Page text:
Now I'm not saying that it would be impossible for poor, working-class, and (the fast-disappearing) lower-middle-class people to rise up against the capitalist system, but I do think that Mr. Sachs isn't taking into account just how effective the US police state has become, the brutality with which it operates, and the technological means that they have at their disposal (funded, of course, by wealthy individuals and corporations) to spy upon, capture, detain, and torture protesters and to suppress dissent in general.
gallinggalla: (Default)
Ever since it became available, I have been uncomfortable with Google Street View. I've never been able to clearly express my discomfort. After all, Street View sees only what is visible to the public anyway!

In the wake of the rape allegations against Julian Assange, it is clear to me that Street View is a
threat to victims of crime [bold mine]:

Invective is one thing, but the material being bandied around about Accuser 1 and Accuser 2 is surely un­precedented in ongoing investigations into alleged sex offences, where anonymity for alleged victims is the norm. Their names and faces are freely available (search one of them on Google, and you get 84,900 results), and yesterday it took the Sunday Tribune just a few moments to find the women's home addresses and mobile telephone numbers being circulated on the net. A Street View user could pick out the buildings within seconds.

Google needs to address the implications of this. Eric Schmidt, I'd like to ask you a question: Do you know how many victims of crime you have endangered with Street View? Do you care that Street View makes it easier to silence and bring harm to victims of rape?

[Edited to fix a busted blockquote]
gallinggalla: (Default)
The #mooreandme campaign? The one that finally, after a week, got Michael Moore to come down out of the tower and state to Rachel Maddow on her TV show, that when women make allegations of rape, that those allegations need to be taken seriously, without question? As Sady put it so well, we made the mountain move three inches to the left?

I believe that I am doing God's work by participating in this campaign.

This campaign is part of what it means to me to be a Christian leftist. Joining with people of good will, regardless of faith or lack thereof, in bringing the powerful down a notch, giving the oppressed a voice, saying "no" to the rape culture, saying that it is without exception unacceptable to belittle and demean those who have been victimized by rape, unacceptable to make so-called "jokes", unacceptable to threaten women with rape for daring to speak out against rape culture, who dare to critique and demand accountability from powerful media figures like Michael Moore, Keith Olbermann, and Naomi Wolf. Adding my voice to the thousands tweeting to #mooreandme, blogging, demanding accountability from media figures that promote rape culture.

I really didn't participate very much. I posted a couple of dozen tweets, retweeted some other tweets, left a few comments here and there on a few blogs, donated a couple small sums of money. It's nothing compared to the work that Sady Doyle did, spending almost every waking hour for a week and dealing with trolls threatening her with rape and violence.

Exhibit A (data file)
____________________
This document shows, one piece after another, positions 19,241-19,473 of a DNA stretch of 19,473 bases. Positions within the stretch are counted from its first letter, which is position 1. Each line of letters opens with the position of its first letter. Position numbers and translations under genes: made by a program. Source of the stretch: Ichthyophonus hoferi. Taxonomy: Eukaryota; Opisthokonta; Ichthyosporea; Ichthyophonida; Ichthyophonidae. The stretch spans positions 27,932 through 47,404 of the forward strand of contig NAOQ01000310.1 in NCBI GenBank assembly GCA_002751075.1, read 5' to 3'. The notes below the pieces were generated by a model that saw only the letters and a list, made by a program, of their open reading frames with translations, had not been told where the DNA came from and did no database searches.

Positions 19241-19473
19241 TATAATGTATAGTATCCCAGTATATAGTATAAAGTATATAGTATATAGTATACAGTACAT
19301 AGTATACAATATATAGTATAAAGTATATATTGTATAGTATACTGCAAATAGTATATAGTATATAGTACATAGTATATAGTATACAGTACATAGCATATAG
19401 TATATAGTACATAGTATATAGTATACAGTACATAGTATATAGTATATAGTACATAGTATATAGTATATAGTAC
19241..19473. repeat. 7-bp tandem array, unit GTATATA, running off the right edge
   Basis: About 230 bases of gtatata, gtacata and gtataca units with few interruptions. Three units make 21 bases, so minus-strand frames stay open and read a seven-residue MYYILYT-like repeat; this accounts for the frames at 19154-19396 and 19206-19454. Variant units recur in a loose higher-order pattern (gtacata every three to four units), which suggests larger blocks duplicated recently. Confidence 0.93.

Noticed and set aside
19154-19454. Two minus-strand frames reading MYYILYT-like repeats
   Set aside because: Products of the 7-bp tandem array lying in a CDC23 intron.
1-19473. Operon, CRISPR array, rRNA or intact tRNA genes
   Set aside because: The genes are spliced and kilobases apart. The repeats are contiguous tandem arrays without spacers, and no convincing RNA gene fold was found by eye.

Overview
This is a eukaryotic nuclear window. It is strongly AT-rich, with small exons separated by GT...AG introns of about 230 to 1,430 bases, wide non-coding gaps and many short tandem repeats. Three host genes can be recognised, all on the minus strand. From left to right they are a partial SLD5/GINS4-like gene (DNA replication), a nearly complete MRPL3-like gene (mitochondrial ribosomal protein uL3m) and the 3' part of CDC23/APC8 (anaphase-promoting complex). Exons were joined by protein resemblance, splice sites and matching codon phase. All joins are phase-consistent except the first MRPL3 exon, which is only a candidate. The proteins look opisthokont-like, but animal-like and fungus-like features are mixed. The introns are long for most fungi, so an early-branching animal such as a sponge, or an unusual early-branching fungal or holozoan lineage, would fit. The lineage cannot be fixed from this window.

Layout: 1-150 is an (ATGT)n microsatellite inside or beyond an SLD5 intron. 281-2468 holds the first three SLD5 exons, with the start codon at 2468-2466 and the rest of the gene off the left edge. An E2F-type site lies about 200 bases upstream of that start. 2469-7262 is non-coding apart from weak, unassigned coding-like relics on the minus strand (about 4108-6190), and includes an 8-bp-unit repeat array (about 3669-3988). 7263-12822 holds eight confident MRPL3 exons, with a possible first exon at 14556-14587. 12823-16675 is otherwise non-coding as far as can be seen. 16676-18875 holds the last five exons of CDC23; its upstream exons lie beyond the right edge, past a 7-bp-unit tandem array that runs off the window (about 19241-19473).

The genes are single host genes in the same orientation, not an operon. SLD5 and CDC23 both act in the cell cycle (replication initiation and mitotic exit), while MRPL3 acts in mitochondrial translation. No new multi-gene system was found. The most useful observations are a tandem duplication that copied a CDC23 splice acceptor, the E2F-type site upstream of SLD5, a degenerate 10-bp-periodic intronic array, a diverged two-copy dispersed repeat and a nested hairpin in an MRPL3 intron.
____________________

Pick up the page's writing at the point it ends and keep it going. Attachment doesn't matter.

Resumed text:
I don't have many spoons. My disabilities, too numerous to list here (have a look at my profile) consume most of my energy. Hearing and reading Michael Moore and Keith Olbermann belittle the Swedish women who have alleged that Assange raped them; reading KO defend his decision to uncritically spread the lie, perpetrated by a virulent anti-Semite, that one of the woman was a "CIA agent"; reading the supposed "feminist icon" Naomi Wolf claim that raping unconscious women is not rape, that raping women who are in a relationship with their rapist (as I was) isn't rape; seeing trolls threaten rape against women on #mooreandme – all this was very triggering to me, sent me into a tailspin on Monday and I'm still spiraling down, and all I want to do now is sleep all day, not eat, cry.

But somehow I need to find a little bit of strength so I don't just disappear from the 'nets as I have in the past. I believe it is God's will that I not fall silent. I hope and pray that I can find the energy and will to go beyond blogging and tweeting (though I'm not discounting the importance of online activism, I mean, look what happened this week!) to going out into the streets in protest, and financially supporting and lending my labor to organizations that need it.

For the moment, I need some sleep and some time in fantasy worlds.
gallinggalla: (Default)
[This was directly prompted by a conversation between me and my father that we had earlier today. But it was also indirectly prompted by Michael Moore's and Keith Olbermann's dismissive statements concerning the two Swedish woman who filed rape charges against Julian Assange, and the Twitter campaign to hold MM and KO accountable for their actions.

Note: This post has some Christian language.

Trigger warning for rape and transphobic violence.]

To my Dad, who I love dearly:

After our discussion of this morning, you and I have come to the mutual conclusion that our worldviews are fundamentally different. I am once again left feeling inadequate, judged, and found wanting. It's time I speak out against that and put my stake in the ground as a person fully deserving of love, no matter my hurts or my real or perceived failings.
Read more... )


gallinggalla: (Default)

August 2012

   1 234


RSS Atom

Style Credit

Expand Cut Tags

No cut tags